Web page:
While hiking and camping might not always go hand-in-hand, longer treks may keep you out overnight.

You might even camp for the night. Backpacking is multiple-day hikes that take you through challenging routes, undertaken by more experienced and fit hikers.

While equipment for hiking is noticeably more specialized than for walks, what you bring along will depend on shared factors: seasonality, weather conditions, and duration.

Seasonality – Being outdoors in the winter or summer requires very different sets of equipment. Make sure to layer up with waterproof and cold-appropriate clothing for winter hiking.

Bring extra water supplies and ample sun protection during the summer.

Weather conditions – It goes without saying that raincoats are advised when skies look grey, but winter and sunny weather may also decide how many layers you’re wearing.

I recommend checking the weather forecast before embarking on any type of walking. In many instances, when you hike at a high altitude, you need oxygen. But that’s in the realm of mountaineering. 

Duration – If you’re spending a single day out, you hardly need a change of clothes, a sleeping tent, and a sleeping bag that you often carry attached to your pack.

For those spending multiple days in the wild, however, your hiking backpacks will be loaded with camping gear and extra tools.

Single-day hikes don’t require too much gear but must-haves include:

Phone and ID

A reliable backpack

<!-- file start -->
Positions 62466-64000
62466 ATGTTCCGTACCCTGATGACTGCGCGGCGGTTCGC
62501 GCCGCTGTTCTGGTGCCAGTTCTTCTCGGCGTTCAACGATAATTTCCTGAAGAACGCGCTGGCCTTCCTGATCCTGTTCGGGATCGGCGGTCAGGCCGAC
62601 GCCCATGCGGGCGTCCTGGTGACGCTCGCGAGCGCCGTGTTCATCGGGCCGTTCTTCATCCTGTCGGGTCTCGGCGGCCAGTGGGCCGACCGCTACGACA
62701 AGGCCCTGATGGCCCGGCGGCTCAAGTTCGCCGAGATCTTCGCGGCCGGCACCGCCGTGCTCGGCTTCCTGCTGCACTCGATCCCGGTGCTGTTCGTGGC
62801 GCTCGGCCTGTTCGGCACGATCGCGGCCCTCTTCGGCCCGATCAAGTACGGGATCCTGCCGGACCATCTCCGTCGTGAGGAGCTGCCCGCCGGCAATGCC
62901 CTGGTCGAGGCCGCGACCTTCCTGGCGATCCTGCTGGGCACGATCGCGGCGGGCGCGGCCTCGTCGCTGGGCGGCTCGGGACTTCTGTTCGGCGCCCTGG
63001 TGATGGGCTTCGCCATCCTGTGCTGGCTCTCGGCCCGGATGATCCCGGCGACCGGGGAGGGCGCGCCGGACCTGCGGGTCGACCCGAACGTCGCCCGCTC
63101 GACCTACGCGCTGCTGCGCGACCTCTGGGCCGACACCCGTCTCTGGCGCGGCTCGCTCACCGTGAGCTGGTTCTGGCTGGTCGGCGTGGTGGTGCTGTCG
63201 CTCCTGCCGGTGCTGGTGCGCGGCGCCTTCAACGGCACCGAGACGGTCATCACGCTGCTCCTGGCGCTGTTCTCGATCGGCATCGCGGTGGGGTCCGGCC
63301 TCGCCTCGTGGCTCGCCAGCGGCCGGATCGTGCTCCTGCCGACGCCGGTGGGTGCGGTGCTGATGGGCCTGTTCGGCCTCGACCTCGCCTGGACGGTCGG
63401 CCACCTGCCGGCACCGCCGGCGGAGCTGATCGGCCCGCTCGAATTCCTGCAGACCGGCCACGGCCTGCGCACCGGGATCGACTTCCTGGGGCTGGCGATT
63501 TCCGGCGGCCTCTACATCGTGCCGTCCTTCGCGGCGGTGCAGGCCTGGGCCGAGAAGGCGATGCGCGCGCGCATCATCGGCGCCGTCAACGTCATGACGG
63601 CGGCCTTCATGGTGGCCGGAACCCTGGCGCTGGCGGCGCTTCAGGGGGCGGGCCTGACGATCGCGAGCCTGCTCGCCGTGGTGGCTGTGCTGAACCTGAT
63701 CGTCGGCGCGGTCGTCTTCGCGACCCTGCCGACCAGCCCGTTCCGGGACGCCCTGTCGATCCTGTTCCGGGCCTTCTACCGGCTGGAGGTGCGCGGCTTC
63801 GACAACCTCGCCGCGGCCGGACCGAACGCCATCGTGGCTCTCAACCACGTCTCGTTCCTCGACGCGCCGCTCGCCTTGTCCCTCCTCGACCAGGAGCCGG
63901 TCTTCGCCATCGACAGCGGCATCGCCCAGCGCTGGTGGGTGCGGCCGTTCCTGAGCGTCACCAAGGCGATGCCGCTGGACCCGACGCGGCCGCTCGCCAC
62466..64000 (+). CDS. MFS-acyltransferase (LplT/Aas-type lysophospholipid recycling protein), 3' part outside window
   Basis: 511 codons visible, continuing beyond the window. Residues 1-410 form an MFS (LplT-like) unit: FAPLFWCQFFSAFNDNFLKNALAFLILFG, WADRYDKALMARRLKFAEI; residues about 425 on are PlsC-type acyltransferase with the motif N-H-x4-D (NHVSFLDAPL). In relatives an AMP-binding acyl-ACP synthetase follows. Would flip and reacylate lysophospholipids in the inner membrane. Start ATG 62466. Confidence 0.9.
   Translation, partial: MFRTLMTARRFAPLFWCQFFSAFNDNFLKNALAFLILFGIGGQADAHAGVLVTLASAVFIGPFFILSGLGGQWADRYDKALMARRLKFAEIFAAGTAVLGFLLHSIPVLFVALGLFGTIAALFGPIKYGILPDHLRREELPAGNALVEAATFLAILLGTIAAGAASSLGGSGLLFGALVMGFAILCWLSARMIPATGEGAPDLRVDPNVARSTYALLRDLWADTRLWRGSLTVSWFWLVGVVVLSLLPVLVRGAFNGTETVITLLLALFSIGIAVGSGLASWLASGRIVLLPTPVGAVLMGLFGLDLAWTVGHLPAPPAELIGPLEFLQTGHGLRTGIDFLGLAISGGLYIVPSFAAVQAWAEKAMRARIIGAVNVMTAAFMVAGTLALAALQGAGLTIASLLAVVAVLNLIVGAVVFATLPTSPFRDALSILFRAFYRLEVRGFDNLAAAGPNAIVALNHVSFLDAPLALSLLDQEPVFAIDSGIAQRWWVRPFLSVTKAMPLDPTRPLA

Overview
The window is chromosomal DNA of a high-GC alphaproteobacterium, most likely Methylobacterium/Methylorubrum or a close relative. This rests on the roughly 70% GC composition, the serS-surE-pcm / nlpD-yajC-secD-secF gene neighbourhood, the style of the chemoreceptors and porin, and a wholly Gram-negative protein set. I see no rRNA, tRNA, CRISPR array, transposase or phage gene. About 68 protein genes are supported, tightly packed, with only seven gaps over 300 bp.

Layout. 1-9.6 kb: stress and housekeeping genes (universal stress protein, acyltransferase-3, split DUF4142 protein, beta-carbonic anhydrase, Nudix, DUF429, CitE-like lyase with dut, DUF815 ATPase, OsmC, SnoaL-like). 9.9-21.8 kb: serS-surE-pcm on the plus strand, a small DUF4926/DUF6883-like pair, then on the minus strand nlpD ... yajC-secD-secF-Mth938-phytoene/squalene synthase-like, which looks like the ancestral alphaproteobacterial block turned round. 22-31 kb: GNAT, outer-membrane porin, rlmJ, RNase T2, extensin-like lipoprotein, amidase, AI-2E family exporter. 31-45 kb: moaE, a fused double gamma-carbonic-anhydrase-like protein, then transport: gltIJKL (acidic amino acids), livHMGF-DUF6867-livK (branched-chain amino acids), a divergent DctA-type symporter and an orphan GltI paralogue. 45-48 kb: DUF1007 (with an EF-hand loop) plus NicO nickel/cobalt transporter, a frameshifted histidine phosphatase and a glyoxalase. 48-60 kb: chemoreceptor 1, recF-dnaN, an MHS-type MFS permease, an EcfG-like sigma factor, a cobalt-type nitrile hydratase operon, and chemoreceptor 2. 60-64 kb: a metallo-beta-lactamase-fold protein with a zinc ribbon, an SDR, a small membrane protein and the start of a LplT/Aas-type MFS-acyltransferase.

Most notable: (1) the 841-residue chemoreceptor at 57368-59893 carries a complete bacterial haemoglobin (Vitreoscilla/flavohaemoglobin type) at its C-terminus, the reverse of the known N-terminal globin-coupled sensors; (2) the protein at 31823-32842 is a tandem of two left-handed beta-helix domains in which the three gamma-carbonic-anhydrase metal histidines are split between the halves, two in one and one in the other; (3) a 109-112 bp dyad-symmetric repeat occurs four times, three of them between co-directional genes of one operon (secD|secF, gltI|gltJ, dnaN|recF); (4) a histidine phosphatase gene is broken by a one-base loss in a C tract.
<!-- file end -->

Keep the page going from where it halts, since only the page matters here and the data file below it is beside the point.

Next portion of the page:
Water and light snacks

Sunscreen and sunglasses

Map or GPS

Utility knife and small first-aid kit

Raincoat

Hiking shoes or boots appropriate to the level and duration of your hike. A good pair of suitable sandals also work well.  Don’t forget to make sure that your boots are good for snow if you hike in snowy weather.

This is our guide on ensuring that your boots are as comfortable as they can be.

Overnight or intensive treks demand much more preparation. On top of the essentials listed above, plan for protection against the elements!

You’ll also want to pad up the first-aid kit with any personal medications.

More water/water filtration system

Backpacking tent/sleeping pad/sleeping bag

Food supplies

Cooking gear (stove, pots, utensils, etc.)

Firestarter or waterproof matches

Headlamp or flashlight

Extra batteries

Trekking poles with appropriate baskets

Extra clothes and a winter hat if you’re out in winter

Rubber shoes (if you’re going into wet places)

Here are some proven tips on how not to spend a fortune on outdoor gear.

And since a lot of folks are asking “can you hike in sweatpants?”, we’ve written an entire post about it. In brief, avoid sweatpants on long technical hikes, especially in rainy weather. 

Gear Required for Walking

Casual walks in the city hardly require gear, but for safety purposes, we recommend the basics.

  • Phone and ID
  • Some cash (enough for a ride home)
  • Water and light snacks
  • Sunscreen and sunglasses
  • Walking shoes or running shoes

Do check the weather forecast before you leave the house and consider other gear-deciding factors such as when you’re taking a walk. You may also need:

  • Windbreaker/Coat/Gloves (winter)
  • Hat and extra water (summer)
  • Flashlight if you’re out at night
  • Raincoat or umbrella for those rainy days out there
  • Some form of map or GPS (unfamiliar route)
  • Emergency whistle (unfamiliar or uncrowded areas)

The good thing is that when you’re just walking, you don’t need expensive and bulky gear such as a sleeping bag, for instance

Typical Places to Hike & Walk

Hiking takes you outdoors. You’ll be exploring trails that lead through mountains or along the coast.

As we’ve said above, walking can happen anywhere. Typical places include parks, certain areas in the city, on a beach, or simply around your neighborhood.

Conclusion

I hope you enjoyed this post.

xo Joanne.